For 5 and a half hours, I waited as those who had arrived earlier had all forms of immigration documents processed, fingerprints scanned, questions asked. In the down time between their work with each of the applicants, the Border Officers, who are in absolute plain site to anyone in the waiting room, chatted amongst themselves, laughed and joked about, and occasionally appeared to process applications. I dare say they were more occupied than it appeared, but for it was extremely frustrating for me.

    I overheard numerous conversations between applicants in my waiting room, and people who had just appeared from the Canadian side of the border with the guards, none of which were very eventful, and always the same response. Firstly, that they couldn't be sure how long application processing would take, and secondly that flagpoling was closed for the day.

    They were also clear that most other border crossings in the south of Ontario were also closed. The suggestion was that Sarnia would be the best place to cross, as they have lower traffic, and as such would be able to process applications.

    There are bathrooms and a water fountain, but I was unable to go freely, as I was concerned that my name be called out whilst I was in the bathroom and my application rejected for the day (a threat that I had heard from on the border officers to a fellow waiting room-er)

    After 6 and a half hours total waiting, my name was finally called. I had been worrying about health insurance (if it was substantial enough), available funds (I'm CEC, and had proof of funds with me, but not FSW level of funds), and general other questions about my time in Canada leading up to this point (was there as a visitor, staying with my girlfriend). My worry was misplaced. He asked me to confirm that I hadn't committed any crimes, and that I still had no dependents, and to sign and notarise the letter with my initials. He also asked me for proof of address, of which I had none, but it wasn't a problem, and just asked for my Canadian contact number and to write the postage address down.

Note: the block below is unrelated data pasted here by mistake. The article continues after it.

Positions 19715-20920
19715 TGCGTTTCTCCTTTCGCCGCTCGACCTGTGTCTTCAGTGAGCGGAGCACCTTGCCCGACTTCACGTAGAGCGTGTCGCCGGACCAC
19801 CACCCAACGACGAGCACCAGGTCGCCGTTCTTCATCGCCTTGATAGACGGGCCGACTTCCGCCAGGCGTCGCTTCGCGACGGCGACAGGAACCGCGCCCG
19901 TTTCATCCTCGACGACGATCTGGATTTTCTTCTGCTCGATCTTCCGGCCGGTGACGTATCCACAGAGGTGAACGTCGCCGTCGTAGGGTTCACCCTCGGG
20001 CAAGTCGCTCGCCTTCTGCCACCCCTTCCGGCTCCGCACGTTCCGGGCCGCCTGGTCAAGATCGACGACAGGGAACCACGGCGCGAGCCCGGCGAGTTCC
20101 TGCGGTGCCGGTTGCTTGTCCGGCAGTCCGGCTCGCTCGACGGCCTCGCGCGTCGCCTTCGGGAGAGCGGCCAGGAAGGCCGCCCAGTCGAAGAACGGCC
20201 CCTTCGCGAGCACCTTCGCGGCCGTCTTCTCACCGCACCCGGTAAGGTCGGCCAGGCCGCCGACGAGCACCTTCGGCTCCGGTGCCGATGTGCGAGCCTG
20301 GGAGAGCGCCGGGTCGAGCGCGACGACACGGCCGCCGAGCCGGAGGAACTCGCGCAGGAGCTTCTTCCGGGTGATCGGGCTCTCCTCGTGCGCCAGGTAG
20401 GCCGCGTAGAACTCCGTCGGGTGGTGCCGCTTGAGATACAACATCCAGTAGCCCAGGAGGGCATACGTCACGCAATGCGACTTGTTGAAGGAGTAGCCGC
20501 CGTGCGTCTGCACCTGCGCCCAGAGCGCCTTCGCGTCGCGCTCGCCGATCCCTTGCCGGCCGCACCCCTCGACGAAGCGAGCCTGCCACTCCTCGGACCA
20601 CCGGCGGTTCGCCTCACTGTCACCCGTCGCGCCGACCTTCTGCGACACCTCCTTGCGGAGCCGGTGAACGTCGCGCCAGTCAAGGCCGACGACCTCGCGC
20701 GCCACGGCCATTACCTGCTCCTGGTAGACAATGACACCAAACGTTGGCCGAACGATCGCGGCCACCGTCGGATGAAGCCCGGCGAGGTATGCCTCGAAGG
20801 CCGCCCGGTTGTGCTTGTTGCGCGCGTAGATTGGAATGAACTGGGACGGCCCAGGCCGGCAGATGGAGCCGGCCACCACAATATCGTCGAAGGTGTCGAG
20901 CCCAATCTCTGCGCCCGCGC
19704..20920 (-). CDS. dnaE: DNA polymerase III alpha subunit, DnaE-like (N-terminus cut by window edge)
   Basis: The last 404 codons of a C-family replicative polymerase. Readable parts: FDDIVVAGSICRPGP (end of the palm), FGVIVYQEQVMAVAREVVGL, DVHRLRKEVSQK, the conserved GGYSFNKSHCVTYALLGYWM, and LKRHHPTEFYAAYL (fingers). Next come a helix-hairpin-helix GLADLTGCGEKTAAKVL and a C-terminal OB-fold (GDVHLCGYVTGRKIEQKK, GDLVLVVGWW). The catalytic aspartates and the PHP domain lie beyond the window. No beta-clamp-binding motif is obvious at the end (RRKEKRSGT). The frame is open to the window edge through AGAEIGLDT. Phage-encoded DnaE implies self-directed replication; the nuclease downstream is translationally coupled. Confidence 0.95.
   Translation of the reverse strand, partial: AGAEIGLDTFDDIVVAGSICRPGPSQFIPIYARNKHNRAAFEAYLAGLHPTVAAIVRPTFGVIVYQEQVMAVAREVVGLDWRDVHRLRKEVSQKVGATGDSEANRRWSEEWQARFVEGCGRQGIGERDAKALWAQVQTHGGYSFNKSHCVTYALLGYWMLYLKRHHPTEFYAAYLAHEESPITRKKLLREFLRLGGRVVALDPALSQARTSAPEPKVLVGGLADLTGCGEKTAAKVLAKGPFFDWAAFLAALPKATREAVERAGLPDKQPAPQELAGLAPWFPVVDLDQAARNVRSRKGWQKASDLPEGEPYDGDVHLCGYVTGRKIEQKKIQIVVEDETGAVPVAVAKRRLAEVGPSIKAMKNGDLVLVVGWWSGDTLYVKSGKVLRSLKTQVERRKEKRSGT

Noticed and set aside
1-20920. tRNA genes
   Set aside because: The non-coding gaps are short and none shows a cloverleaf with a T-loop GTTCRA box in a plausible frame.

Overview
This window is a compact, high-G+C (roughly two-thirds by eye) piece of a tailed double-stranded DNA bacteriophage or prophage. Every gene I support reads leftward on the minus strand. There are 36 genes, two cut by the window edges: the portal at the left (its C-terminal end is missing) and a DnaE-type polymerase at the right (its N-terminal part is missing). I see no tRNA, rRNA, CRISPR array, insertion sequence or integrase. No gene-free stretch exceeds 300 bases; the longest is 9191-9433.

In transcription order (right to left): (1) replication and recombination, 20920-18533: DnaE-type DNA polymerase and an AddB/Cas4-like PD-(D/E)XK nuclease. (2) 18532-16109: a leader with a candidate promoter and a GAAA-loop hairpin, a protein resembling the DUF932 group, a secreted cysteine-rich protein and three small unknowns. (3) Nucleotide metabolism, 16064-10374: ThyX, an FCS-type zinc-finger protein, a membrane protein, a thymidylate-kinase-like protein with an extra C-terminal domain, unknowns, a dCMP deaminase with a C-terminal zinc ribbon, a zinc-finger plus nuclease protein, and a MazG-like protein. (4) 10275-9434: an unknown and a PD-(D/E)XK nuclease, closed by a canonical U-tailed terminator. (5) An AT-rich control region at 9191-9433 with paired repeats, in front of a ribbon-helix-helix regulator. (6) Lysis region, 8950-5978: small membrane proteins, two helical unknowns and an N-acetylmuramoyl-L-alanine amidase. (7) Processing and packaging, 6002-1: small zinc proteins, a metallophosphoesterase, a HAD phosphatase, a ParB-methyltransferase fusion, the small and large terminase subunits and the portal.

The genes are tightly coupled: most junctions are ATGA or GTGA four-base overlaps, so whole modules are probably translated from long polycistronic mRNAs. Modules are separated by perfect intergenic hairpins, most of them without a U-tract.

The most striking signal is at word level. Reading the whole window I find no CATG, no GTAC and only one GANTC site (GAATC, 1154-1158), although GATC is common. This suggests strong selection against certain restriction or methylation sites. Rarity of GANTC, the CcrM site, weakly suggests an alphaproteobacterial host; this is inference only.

That was it, 5 minutes later, he stapled the CoPR in my passport and welcomed me as a new Permanent Resident. I must say that even though I was upset and frustrated about waiting so long, it all washed away on leaving, and was replaced by joy and relief.

    Hope this helps someone, I can answer any questions about my own experience if you have any :)

    He then asked me to sit while he finalized my

    Take this advice: Call ahead
    Leave early
    Bring snacks
    ahanan likes this.
  2. Thanks a lot very informative, a friend of mine was bluntly refused and treated badly too. By the way, why did you choose not to go the the IRCC centers in Toronto (GTA) as advised in the information letter of cOPR and on the IRCC website recommends this as the best option, any insights as to why you avoided this options, Yesterday I have got my COPR and I am planning look at the best options :)
  3. You need to wait again for IRCC.. 1 week to get reply for request an appointment.. then the appointment is the next 1-2 weeks.. average 3 weeks or more
  4. as jhez alluded to, there is a longer wait for IRCC offices, and I was planning on starting work ASAP. They did ask at the border why I didn’t book an appointment, but they weren’t pushy.